The story of little Dottie and her quest to purchase a liver for dinner can be traced back hundreds of years, according to Hunter Billings.
"It evolved from a teacher finding a bone in a graveyard to a girl who gets a liver," he said. "It was passed down through the African-American tradition, and a bunch of storytellers picked it up and started telling it."
According to the story, a bad little girl named Dottie never listens to her mother. When Dottie is tasked with going to town to get a liver for dinner, her mother specifically tells her not to cut through the graveyard.
Click here to read a version of the story.
A Kickstarter campaign has been started to raise $10,000 to cover the cost of hiring professional sound mixers, hair and makeup artists, and a director of photography.
If funded, the film will be shot on film stock using miniature models to achieve a "much bigger film for a smaller budget," according to Billings.
The models will include a variety of trains and even a replica of Chattanooga’s Walnut Street Bridge. Many of the train models were purchased on eBay to keep costs low.
The shooting style pays particular attention to detail. Many big-budget movies like "Alien," "Lord of the Rings" and "Back to the Future" have used a similar technique, according to Billings.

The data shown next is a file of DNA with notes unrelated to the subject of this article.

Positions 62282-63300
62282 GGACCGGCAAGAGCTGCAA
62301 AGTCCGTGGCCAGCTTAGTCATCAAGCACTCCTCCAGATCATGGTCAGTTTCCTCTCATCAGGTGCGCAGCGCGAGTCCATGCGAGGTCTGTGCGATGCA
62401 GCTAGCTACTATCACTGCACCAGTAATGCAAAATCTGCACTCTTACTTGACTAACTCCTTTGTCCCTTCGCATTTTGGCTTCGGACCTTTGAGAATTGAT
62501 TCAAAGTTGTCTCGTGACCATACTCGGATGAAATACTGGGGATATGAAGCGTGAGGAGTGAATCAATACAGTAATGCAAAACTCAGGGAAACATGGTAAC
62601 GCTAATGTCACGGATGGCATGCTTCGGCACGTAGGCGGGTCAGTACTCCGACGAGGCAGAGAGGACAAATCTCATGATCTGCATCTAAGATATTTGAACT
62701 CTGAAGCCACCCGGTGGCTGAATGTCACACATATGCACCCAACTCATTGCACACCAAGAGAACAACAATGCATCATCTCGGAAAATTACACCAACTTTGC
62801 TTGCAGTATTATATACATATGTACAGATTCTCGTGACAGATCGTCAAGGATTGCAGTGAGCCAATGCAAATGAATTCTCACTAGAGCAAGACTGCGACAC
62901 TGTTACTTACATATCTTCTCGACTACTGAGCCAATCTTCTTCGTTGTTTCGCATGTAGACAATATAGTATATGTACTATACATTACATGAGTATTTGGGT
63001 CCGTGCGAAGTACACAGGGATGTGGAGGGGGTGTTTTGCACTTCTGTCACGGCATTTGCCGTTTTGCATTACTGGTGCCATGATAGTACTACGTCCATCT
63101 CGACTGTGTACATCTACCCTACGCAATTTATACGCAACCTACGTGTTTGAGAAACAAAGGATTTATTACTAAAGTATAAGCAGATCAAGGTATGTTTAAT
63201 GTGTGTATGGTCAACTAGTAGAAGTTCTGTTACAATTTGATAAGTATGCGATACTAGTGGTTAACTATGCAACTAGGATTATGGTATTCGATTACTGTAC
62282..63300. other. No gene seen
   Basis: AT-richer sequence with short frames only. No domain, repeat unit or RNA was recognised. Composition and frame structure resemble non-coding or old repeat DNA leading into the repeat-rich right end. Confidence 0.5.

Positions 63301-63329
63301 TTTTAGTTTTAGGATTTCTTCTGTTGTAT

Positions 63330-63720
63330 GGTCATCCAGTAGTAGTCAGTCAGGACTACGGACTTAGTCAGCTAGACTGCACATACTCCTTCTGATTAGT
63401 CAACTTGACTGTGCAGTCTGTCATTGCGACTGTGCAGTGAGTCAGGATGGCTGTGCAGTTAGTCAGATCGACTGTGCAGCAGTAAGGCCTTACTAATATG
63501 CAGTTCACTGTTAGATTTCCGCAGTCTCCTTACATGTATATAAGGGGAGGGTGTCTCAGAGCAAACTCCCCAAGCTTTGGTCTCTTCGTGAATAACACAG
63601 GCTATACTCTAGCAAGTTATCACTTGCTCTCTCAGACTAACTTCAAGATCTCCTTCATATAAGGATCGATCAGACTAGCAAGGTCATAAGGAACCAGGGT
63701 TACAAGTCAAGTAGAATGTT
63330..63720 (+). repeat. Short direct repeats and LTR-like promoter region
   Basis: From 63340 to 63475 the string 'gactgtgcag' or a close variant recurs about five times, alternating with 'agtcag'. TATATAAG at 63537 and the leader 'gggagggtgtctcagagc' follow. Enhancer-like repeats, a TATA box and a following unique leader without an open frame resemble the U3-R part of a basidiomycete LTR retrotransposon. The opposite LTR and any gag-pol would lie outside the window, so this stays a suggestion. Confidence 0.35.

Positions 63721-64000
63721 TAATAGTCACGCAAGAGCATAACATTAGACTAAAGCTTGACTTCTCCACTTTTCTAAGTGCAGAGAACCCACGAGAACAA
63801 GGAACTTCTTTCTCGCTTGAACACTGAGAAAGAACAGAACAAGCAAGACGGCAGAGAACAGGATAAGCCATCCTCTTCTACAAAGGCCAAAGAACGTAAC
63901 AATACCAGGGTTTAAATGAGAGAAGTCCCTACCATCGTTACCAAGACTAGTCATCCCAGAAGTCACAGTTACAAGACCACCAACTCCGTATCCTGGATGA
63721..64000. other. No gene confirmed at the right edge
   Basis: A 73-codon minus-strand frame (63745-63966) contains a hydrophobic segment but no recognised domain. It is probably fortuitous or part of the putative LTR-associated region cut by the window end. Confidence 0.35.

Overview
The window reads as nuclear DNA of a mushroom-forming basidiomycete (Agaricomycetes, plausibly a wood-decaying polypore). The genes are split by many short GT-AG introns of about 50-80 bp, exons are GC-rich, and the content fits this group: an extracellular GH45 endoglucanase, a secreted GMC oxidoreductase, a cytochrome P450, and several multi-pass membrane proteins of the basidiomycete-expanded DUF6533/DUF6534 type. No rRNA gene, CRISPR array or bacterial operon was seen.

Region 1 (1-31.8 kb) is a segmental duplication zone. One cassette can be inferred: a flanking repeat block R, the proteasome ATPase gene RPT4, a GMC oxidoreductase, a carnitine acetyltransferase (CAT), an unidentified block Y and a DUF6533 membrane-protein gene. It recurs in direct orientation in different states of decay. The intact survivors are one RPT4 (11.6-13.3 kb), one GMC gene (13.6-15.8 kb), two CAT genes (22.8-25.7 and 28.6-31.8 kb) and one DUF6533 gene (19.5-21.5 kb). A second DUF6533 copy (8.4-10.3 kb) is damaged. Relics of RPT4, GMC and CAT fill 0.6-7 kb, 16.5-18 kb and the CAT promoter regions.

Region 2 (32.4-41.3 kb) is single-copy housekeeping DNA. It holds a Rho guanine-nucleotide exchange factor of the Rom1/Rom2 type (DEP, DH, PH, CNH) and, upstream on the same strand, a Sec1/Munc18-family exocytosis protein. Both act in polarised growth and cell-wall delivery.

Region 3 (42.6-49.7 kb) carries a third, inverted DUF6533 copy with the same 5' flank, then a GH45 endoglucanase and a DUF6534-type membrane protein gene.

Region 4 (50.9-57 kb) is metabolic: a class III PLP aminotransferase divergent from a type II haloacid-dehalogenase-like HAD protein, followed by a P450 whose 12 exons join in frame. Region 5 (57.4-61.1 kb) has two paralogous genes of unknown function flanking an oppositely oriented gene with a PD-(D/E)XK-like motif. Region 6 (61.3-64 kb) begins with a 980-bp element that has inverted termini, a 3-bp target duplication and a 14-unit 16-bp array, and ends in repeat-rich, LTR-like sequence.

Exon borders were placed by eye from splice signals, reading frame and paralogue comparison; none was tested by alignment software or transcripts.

"The closer you get to the model, the more attention you have to get to detail," he said. "Every piece of the paint on that train model is going to show up."
Billings can use the equipment at Watkins to curb editing costs. He estimates a budget of $10,000 can create a film valued at well more than $21,000.
A Chattanooga composer has recently signed on to work on a score for the film.
Filming and editing "Dottie and the Liver" is only a part of the story. For Billings, being a filmmaker is all about following his dream. He spent four years as a pre-med student before a deployment with the Army.
"It was what my parents wanted for me," he said. "But it messed with me."
Billings slipped off the pre-med path and, instead, began following his passion for film and story. Soon, he decided to dive headfirst into the art form.
"I just told myself, ‘Do what you want to do,’" he said. "You’ve got this one life to live. So far, I love every minute of it."
Billings said he spends up to 16 hours per day, six days a week on the film.
"It’s not because I have to; it’s because I want to," he said.
If filming and postproduction work continue as planned, he expects a May 2014 date for the premiere of the film.
Click here for more information on the film.
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